The U.S./Mexico Border Is Infested With Underground Machines

The very fact that underground robots being used to patrol the U.S./Mexico border—a program now moving into its second decade—can be greeted with what amounts to a disinterested shrug is a good indication of how sci-fi our everyday lives have gotten. There are underground robots patrolling the edge of the country.

As the Christian Science Monitor reported last week, the diverse family of semi-autonomous vehicles used by U.S. border patrol agents remains in flux, incorporating new designs and technical capabilities. Indeed, innovations across the field of media robotics—from remote-controlled CCTV to multi-spectral cameras—will all but inevitably find their way into police work and, by extension, into the active patrolling of the nation's outer periphery.

The specific news peg of the CSM piece was the recent deployment of a wireless camera drone—seen in the image below—that can inch forward through tunnel networks to illuminate, photograph, and film their deep interiors.

The U.S./Mexico Border Is Infested With Underground Machines

AP Photo/Brian Skoloff

"The underground gadgets add to the border's growing collection of virtual surveillance tools that the federal government has bolstered in recent years," CSM explains, "including camera towers, unmanned aerial drones, and a variety of wireless technology." The border, in a sense, is being turned into a weaponized media studio kitted out with camera gear that could make even a film student jealous.

Not unlike hardened versions of the archaeological ground-robots we looked at here on Gizmodo last year, these little spelunking machines extend their human operators' visual powers deep underground.

More specifically, they allow officers to patrol parts of the border—otherwise dangerous subterranean passages, from storm drains and culverts to elaborate, purpose-built smuggling tunnels—without putting themselves in harm's way.

The U.S./Mexico Border Is Infested With Underground Machines

AP Photo/Brian Skoloff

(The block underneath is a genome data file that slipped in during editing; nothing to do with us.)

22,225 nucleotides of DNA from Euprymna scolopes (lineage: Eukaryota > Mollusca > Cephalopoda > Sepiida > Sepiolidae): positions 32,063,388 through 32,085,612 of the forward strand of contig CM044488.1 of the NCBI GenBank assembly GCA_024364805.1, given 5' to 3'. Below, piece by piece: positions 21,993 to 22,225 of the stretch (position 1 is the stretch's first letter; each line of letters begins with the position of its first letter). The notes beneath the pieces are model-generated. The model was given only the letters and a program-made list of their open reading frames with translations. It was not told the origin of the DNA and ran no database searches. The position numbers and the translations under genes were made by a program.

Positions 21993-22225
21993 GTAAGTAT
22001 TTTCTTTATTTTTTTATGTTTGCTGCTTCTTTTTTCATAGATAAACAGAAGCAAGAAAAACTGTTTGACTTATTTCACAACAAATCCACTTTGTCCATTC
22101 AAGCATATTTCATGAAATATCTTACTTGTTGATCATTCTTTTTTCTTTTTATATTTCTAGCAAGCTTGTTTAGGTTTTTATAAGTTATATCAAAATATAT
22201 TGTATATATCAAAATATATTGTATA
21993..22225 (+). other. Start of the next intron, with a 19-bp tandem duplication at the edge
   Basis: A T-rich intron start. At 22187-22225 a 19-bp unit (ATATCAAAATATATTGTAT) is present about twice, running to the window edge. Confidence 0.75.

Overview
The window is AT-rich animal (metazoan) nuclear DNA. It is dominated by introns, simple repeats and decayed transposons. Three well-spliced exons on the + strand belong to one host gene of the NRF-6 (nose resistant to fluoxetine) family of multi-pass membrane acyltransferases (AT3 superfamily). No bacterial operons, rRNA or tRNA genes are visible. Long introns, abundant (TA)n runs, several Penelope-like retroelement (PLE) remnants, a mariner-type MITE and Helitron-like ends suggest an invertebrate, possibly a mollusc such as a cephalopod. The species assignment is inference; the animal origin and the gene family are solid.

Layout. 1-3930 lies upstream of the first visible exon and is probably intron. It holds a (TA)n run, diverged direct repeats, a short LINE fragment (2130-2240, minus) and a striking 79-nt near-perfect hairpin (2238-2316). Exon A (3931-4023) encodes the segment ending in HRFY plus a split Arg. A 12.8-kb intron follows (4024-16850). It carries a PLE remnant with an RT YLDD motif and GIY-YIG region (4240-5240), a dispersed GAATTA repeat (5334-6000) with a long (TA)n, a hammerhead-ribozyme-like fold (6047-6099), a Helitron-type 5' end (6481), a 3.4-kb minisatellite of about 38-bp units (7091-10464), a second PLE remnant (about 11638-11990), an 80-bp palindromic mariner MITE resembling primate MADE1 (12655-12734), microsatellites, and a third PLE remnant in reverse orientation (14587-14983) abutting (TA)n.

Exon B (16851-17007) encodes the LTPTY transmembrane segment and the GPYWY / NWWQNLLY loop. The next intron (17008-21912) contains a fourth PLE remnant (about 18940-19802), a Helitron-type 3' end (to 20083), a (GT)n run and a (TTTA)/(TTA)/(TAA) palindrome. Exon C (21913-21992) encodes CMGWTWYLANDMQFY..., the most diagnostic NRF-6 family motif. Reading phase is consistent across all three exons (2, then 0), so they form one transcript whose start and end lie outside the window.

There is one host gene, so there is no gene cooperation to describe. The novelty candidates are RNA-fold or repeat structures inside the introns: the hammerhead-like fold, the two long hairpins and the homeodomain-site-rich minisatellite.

"In fact," the paper adds, "the remote-controlled robot can transform into a terrestrial drone outfitted with a 12-gauge shotgun, but [U.S. border patrol] Agent Hecht says that feature won't be activated." Yet.

What's particularly interesting about this, however, is the notion that a broad region of the U.S. southwest is gradually being infested from below with machinery, crackling inside with semi-autonomous camera bots steered by radio through the darkness. In the process, border security is becoming indistinguishable from a weird new underground media project, as police-controlled machinery snakes and rolls its way through labyrinths of subterranean space. These tunnels are like a parallel universe accessible just behind that drain entry, or hiding beneath a few tiles in the floor.

The U.S./Mexico Border Is Infested With Underground Machines

The U.S./Mexico Border Is Infested With Underground Machines

Photos by Sandy Huffaker, Getty Images News

Down in these self-connected mazes of whorled corridors and halls whittled from rock, excavated beneath the surface of national sovereignty, we send our cameras crawling.

In a sense, the outermost edge of the nation-state is being given over to the emerging field of border robotics, becoming an autonomous camera zone slithering inside with little imperial devices.

Lead image AP Photo/David Maung